On a summer morning in 2008, Magan Kawar decided to leave her village for a job. The very next day, her parents-in-law excommunicated her.
The growing number of wind and solar power projects in the southern Mexican state of Yucatán are part of a positive change in Mexico’s energy mix. But affected communities do not see it in the same way, due to the fact that they are not informed or consulted, and because of how the phenomenon changes their lives.
Jaipal Hembrum runs three one-man home enterprises - a bicycle repair shop, a tiny food stall and a tailoring unit in Kautuka, a remote village in eastern India. Sewing recycled clothes into mattresses late into the evening, the 38-year-old father of three girls says two light bulbs fed by a solar power system have changed his life.
People in Brazil have been overwhelmed by the flood of news stories about the huge web of corruption woven by the country’s biggest construction company, Odebrecht, which is active in dozens of fields and countries.
Is it possible to spend 5.2 billion dollars to clean up a river which is just 64-km-long and get practically no results? Argentina is showing that it is.
“Now we have internet and TV. Before, we didn't even have electricity, but it was better,” said Lourival de Barros, one of the people displaced by the hydropower plants which have mushroomed aorund Brazil, mainly since the 1970s.
Chile, Latin America’s leader in solar energy, is starting the new year with an innovative step: the development of the country´s first citizens solar power plant.
Beragama is a typical Sri Lankan rural village, with lush green paddy fields interspersed by small houses and the village temple standing at the highest location. Despite being close to the island’s second international harbour and its second international airport, Beragama appears untouched by modernity.
In his 76 years of life, Raimundo Pinheiro de Melo has endured a number of droughts in Brazil’s semi-arid Northeast region. And he remembers every one of them since 1958.“The worst one was in 1982 and 1983, the only time that the river dried up,” said Pinheiro do Melo, who has lived near the river since 1962. “The one in 1993 was also very bad,” he told IPS, because neither Bolsa Familia
nor Networking in Brazil’s Semi-Arid Region
(ASA) existed yet, which contribute to a less traumatic coexistence with droughts like the current one, which has dragged on for five years.
Earl Hatley, a descendant of the Cherokee/Delaware tribe, has witnessed the consequences of using hydraulic fracturing or “fracking” on his native land to produce shale gas.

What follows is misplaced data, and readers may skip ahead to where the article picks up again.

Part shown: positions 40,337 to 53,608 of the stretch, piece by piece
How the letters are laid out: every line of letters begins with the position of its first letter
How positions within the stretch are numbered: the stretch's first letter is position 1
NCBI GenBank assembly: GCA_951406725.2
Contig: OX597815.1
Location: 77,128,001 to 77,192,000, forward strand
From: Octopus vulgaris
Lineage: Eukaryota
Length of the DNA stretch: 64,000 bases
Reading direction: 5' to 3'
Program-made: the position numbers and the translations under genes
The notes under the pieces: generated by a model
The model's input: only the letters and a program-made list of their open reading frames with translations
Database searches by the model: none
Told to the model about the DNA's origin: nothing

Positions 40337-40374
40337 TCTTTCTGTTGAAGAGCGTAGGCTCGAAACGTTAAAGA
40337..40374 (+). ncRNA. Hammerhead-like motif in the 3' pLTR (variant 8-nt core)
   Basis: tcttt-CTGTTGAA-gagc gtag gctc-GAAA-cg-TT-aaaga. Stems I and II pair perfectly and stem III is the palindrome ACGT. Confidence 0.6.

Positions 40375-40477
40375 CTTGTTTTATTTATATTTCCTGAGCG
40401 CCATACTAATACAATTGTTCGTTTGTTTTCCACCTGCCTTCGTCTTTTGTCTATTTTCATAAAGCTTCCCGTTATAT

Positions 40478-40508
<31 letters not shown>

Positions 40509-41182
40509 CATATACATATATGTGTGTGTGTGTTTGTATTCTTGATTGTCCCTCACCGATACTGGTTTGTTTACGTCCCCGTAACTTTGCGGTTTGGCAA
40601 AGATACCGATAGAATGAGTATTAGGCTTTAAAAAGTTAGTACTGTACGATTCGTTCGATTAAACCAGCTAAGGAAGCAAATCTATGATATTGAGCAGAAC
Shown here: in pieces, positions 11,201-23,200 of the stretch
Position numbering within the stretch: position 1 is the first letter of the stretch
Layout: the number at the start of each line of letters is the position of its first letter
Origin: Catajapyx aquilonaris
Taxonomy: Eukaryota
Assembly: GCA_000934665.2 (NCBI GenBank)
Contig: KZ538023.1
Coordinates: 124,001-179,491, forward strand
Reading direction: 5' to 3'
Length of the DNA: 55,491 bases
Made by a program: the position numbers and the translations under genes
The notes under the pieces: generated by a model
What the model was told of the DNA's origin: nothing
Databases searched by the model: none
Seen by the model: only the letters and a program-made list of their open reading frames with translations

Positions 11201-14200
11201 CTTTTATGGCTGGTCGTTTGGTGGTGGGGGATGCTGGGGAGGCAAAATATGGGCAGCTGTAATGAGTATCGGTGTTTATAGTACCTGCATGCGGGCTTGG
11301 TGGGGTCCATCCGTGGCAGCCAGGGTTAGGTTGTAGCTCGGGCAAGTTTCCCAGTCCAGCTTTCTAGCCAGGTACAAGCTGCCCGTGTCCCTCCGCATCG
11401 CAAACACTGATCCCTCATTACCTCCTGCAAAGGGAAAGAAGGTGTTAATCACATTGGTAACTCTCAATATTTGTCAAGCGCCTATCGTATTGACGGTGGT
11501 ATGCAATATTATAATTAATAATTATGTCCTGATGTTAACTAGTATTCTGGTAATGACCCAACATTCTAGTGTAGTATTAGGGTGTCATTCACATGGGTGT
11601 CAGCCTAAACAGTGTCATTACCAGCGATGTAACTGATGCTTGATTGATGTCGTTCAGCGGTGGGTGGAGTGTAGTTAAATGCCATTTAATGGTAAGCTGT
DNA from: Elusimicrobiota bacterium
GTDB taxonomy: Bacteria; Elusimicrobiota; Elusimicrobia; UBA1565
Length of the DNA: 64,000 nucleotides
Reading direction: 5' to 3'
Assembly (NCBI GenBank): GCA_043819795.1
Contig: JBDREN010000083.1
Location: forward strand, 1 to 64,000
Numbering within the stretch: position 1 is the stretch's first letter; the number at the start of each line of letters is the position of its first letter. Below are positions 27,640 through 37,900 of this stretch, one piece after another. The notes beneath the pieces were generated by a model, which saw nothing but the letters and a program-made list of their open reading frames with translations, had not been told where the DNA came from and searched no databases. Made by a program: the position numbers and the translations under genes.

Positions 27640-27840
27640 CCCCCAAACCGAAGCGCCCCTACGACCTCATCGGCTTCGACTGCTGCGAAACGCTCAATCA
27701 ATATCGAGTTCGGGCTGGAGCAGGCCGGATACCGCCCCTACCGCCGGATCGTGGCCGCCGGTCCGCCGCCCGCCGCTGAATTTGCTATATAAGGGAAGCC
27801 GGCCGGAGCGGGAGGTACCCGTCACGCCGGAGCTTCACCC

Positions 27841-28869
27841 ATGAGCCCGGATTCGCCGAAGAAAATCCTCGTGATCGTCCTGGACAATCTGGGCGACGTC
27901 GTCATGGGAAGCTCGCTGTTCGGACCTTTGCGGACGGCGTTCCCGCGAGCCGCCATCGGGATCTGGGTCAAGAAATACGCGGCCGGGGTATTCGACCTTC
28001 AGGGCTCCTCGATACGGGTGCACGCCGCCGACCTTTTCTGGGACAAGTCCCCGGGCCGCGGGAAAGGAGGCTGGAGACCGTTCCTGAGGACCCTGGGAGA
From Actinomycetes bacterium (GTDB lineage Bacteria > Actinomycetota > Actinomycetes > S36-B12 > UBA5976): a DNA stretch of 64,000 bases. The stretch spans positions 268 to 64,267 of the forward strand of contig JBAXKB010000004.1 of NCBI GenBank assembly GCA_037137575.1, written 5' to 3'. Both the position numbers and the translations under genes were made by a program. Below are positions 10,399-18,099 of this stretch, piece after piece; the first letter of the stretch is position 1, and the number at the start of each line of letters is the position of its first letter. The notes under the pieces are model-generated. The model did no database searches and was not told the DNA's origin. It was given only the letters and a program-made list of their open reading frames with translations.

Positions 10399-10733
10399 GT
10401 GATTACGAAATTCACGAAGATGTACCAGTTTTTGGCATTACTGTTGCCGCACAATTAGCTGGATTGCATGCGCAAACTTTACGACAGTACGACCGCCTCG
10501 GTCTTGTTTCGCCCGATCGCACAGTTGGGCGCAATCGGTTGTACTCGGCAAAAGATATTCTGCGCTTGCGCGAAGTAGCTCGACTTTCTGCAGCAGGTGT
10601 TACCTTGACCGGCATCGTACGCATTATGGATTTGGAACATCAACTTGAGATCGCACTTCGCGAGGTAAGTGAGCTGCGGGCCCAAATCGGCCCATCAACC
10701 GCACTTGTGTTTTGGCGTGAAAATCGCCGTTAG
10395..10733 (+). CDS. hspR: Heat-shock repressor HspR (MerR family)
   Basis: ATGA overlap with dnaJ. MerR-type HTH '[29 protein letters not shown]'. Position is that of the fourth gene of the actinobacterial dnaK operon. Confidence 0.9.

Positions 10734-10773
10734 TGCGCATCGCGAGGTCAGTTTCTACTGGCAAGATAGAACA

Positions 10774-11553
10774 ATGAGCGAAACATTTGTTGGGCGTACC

The drought that has plagued Brazil’s semiarid Northeast region since 2012 is already more severe than the 1979-1983 drought, the longest in the 20th century. But prolonged dry spells no longer cause the tragedies of the past.
“The vegetable garden changed my life,” said Rita Alexandre da Silva, in the village of Primeiro do Maio where 65 families have obtained land to grow crops since 1999, in this municipality in the state of Rio Grande do Norte, in Northeast Brazil.
“We don’t have access to marine areas, because most are protected areas or are in private hands. We indigenous people have been losing access to our territories, as this decision became a privilege of the state,” complained Donald Rojas, a member of the Brunka indigenous community in Costa Rica.
Success can kill, when it comes to cities. Spain’s Barcelona is facing problems due to the number of tourists that it attracts. And the historic centre of Ecuador’s capital city, Quito, a specially preserved architectural jewel, is losing its local residents as it gentrifies.
Coal power does more to harm the world’s poor than to help them, even before the devastating impacts of climate change are taken into account, according to a recent report published by 12 international development organisations.
Canadian activist Clayton Thomas-Muller crossed the border between his country and the United States to join the Native American movement against the construction of an oil pipeline, which has become a model to follow in struggles by indigenous people against megaprojects, that share many common elements.
“We as mayors have to govern midsize cities as if they were capital cities,” said Héctor Mantilla, city councilor of Floridablanca, the third-largest city in the northern Colombian department of Santander.
The construction of mega-hydropower plants in Brazil has been a tragedy for thousands of families that have been displaced, and a nightmare for the companies that have to relocate them as required by local law.
The dam supplying Johannesburg’s water sits less than 30 percent full. Water restrictions have been in place since November and taxes on high water use since August. Food prices across South Africa have risen about 10 percent from last year, in large part due to water shortages.
Of the 150 socioeconomic conflicts related to the extractive industries that Peru’s new government inherited, one of the highest-profile is the protest by the people living near the biggest mining project in the history of the country: Las Bambas.
Domingo Mendes da Silva has lost track of how many visitors he has received at his 10-hectare farm in northwest Brazil. He estimates “more than 500,” including aquaculture technicians, government officials, peasant farmers, journalists and other people interested in fish farming.